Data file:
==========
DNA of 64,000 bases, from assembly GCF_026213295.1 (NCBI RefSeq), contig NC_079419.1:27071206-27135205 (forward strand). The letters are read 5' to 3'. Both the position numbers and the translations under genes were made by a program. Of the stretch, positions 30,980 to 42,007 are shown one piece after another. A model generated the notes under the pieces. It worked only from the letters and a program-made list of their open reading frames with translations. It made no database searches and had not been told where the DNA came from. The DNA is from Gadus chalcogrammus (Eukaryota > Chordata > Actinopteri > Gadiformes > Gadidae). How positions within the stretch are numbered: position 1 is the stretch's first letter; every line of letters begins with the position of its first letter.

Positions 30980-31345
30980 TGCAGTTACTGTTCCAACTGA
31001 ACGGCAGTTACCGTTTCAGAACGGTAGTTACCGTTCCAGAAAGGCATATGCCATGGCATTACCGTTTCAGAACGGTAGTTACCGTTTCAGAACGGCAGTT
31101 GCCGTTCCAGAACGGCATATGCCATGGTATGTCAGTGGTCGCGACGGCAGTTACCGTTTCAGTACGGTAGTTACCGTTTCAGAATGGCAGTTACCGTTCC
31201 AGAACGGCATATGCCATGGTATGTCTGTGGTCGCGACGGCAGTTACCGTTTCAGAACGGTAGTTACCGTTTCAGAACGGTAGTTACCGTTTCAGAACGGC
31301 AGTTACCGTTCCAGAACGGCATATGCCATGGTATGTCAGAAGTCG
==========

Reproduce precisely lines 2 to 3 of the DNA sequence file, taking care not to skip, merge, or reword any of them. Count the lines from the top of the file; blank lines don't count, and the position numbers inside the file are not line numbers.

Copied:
Positions 30980-31345
30980 TGCAGTTACTGTTCCAACTGA